Doctors wondered why these “opportunistic” infections, which usually affect people of very poor health, are so common among young gay men who are still healthy.
The discovery by a team from the French Pasteur Institute of the AIDS virus 40 years ago was the first step in a fierce battle with this epidemic that led to the death of 40 million people.
An article published in the scientific journal “Science” on May 20, 1983 confirmed the “isolation” of the new virus.
However, the authors of the discovery, scientists Françoise Barry-Senoussi, Jean-Claude Sherman and Luc Montagnier, chose to adopt a cautious tone in the article, writing that this virus “could play a role in a number of disease syndromes, including AIDS.”
AIDS-related research was at the beginning of its path, as the new disease involved many mysteries.
“The Four H Disease”
The first alerts were issued two years earlier in the United States, when, in the summer of 1981, rare diseases such as lung cysts and Kaposi’s sarcoma were recorded among homosexual American youth.
Doctors wondered why these “opportunistic” infections, which usually affect people of very poor health, are so common among young gay men who are still in good health.
American experts noted that “an epidemic is spreading among gay men and drug addicts.” This disease did not yet have a name, but it was spreading.
It was noted that Haitians were also affected. He started talking about the “three H disease,” the first letter of which stands for homosexuals, heroin addicts, and Haitians.
Soon, a fourth letter H was added to refer to people with hemophilia, who were also found to be at risk of this disease, so it became known as the “four H disease.”
As for the term AIDS, composed of the initial letters of the phrase “acquired immunodeficiency syndrome”, it began to be used as of September 1982.
The retroviral hypothesis
The cause of AIDS is not yet known. And some started talking about being a “retrovirus”, including the great American specialist in this type of cancer-causing virus, Robert Gallo.
On the other side of the Atlantic, in Paris, the viral-oncology laboratory directed by Luc Montagnier at the Institut Pasteur is also operating.
At the beginning of 1983, the Parisian infectious disease specialist Willy Rosenbaum at the Pitiers-Salpetriere Hospital took a biopsy from the lymph nodes of a patient with an early stage of AIDS.
On January 3, the laboratory of the Pasteur Institute began working on its examination. Montagnier, who died in 2022, recounted in his book “On Viruses and Humans”: “When night fell (…), I started working.”
With Françoise Barre-Sinoussi and Jean-Claude Sherman, he discovered a new retrovirus, which he tentatively named Lymphadenopathy Associated Virus (LAV).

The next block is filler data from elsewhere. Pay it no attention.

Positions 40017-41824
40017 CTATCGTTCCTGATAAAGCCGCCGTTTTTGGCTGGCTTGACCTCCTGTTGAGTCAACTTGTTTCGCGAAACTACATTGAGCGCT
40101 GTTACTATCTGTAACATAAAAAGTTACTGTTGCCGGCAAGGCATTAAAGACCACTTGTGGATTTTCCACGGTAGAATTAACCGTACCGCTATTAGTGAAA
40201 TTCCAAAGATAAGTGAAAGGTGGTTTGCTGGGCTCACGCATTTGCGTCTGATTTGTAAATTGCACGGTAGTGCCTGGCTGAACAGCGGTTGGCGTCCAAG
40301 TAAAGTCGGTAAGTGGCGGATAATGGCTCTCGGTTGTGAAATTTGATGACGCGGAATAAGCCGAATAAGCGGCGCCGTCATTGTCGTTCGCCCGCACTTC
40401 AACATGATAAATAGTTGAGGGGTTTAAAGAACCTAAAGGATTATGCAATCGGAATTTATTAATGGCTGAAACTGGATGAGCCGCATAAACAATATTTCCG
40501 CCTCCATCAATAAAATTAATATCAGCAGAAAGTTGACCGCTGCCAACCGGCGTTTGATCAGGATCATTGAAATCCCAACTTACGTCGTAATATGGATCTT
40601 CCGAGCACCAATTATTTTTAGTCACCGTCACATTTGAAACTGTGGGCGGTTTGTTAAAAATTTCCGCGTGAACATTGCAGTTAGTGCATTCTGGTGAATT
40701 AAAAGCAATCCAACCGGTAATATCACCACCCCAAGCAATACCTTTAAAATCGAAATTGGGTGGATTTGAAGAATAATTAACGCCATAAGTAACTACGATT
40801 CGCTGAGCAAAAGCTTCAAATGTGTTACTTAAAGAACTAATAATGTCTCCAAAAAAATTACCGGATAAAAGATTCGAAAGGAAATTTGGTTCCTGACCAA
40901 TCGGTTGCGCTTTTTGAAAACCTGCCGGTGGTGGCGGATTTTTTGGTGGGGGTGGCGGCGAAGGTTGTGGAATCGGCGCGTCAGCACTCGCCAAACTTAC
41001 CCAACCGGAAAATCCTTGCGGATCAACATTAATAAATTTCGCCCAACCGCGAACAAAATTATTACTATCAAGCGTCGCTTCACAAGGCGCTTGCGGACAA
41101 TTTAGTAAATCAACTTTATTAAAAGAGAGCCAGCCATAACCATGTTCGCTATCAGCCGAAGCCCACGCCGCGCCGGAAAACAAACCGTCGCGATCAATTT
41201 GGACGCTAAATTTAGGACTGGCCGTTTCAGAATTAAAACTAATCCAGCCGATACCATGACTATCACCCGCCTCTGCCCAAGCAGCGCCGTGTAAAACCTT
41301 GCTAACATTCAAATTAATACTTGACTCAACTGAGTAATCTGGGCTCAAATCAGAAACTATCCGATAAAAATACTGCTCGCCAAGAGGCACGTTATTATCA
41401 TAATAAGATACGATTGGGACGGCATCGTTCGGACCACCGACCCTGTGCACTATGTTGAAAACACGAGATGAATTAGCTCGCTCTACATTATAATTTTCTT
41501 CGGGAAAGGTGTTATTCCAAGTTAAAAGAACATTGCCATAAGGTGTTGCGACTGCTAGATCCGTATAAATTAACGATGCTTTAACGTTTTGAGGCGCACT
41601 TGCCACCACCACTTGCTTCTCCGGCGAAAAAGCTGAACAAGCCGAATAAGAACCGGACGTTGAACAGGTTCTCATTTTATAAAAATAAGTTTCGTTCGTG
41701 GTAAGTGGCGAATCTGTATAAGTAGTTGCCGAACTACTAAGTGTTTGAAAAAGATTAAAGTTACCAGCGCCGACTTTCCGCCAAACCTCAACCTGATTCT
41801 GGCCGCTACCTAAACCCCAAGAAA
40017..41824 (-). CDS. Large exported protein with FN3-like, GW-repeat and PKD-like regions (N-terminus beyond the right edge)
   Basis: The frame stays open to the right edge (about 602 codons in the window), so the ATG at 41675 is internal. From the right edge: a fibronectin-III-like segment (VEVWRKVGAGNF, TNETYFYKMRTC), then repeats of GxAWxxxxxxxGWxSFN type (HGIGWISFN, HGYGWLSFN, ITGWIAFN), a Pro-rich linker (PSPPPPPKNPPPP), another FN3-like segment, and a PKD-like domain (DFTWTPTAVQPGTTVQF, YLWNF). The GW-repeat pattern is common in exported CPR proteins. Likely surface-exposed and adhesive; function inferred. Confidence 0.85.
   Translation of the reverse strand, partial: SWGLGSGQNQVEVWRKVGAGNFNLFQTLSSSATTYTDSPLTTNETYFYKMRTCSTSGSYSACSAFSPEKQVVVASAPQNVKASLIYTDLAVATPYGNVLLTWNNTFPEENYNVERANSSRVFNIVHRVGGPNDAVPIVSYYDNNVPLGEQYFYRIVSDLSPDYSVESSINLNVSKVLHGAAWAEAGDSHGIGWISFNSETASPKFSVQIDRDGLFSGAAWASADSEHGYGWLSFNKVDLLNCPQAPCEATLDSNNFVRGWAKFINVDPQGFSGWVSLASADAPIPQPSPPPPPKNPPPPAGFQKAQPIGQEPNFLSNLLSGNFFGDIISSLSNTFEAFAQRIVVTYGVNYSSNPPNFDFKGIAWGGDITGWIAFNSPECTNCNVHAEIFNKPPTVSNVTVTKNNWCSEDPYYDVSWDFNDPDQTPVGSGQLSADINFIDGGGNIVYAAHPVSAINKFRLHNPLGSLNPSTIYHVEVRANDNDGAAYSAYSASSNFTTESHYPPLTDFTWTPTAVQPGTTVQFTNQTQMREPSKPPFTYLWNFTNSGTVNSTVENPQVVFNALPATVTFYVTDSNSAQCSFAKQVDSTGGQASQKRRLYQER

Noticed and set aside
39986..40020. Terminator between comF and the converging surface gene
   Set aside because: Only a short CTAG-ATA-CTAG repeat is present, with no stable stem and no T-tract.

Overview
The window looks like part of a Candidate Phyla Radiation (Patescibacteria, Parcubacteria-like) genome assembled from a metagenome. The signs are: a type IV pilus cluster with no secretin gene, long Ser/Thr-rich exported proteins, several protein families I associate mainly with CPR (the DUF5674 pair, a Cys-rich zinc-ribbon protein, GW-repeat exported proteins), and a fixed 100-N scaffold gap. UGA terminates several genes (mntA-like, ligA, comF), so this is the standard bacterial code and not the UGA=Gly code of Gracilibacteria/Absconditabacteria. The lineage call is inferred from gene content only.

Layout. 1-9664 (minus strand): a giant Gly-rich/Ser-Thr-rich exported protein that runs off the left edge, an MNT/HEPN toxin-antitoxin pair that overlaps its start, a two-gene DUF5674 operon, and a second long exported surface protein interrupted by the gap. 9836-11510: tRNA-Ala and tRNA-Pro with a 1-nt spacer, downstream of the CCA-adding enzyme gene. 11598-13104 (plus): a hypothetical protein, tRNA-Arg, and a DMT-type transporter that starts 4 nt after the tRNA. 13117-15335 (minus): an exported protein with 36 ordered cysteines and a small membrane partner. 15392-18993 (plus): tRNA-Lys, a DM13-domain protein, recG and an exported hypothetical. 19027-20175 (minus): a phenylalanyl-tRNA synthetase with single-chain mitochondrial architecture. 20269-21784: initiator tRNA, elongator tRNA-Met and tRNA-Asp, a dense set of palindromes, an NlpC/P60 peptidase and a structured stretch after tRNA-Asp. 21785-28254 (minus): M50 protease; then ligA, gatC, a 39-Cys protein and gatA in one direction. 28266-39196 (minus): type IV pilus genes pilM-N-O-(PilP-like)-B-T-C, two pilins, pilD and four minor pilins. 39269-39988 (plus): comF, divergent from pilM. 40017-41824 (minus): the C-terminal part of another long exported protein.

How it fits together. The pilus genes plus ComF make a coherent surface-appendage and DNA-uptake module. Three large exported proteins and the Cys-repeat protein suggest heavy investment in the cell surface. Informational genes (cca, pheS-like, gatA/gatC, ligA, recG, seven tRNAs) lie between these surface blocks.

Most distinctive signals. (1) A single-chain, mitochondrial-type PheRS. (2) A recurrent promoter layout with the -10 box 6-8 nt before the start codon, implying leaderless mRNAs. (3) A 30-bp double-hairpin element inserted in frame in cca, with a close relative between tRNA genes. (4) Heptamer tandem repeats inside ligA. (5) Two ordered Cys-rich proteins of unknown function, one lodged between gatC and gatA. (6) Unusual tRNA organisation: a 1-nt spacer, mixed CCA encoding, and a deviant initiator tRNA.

“We isolated the virus and proved that it is a retrovirus, but we are not yet sure that it is the cause of AIDS,” Senussi told AFP.
‘Nobody believed us’
Publication of the discovery in May in Science was met with skepticism from some, notably Robert Gallo.
As for the team of the “Institut Pasteur”, it is strengthened in its conviction that LAV is responsible for AIDS. Montagnier presented statements to this effect in September 1983 to a group of experts, including Gallo, but the interaction was limited.
Montagnier said, “We knew for a year that we had discovered the right virus (…) but no one believed us, and our publications were rejected.”
Gallo’s announcement in the spring of 1984 caused a sensation, as he published a series of articles in which he reported that he had discovered a new retrovirus, HTLV-3, which he considered the “probable cause” of AIDS.
On April 23, US Secretary of Health Margaret Heckler officially announced that Robert Gallo had found the “likely” cause of AIDS.
On the same day, Gallo filed a patent application in the United States for an HIV screening test, based on his discovery, which he received promptly. A similar request made earlier by the Pasteur Institute after its discovery of LAV was rejected.
But Gallo and Montagnier soon agreed that HTLV-3 was the same as LAV.
After giving evidence of being one virus in January 1985, the new virus was named in 1986 as human immunodeficiency virus.
There was a great controversy over identifying the real discoverer of the virus, which ended in a temporary diplomatic solution in 1987, with the United States and France signing a settlement in which Gallo and Montagnier were officially described as “partners in the discovery.”
And this dispute was not just a matter of moral pride in the medical achievement, but rather an issue of great importance in determining who is authorized to obtain the revenues related to the virus detection tests.
But the real conclusion came two decades later, with the 2008 Nobel Prize in Medicine awarded not to Gallo but to the French Montagnier and Barry-Sinussi alone for their “discovery” of HIV.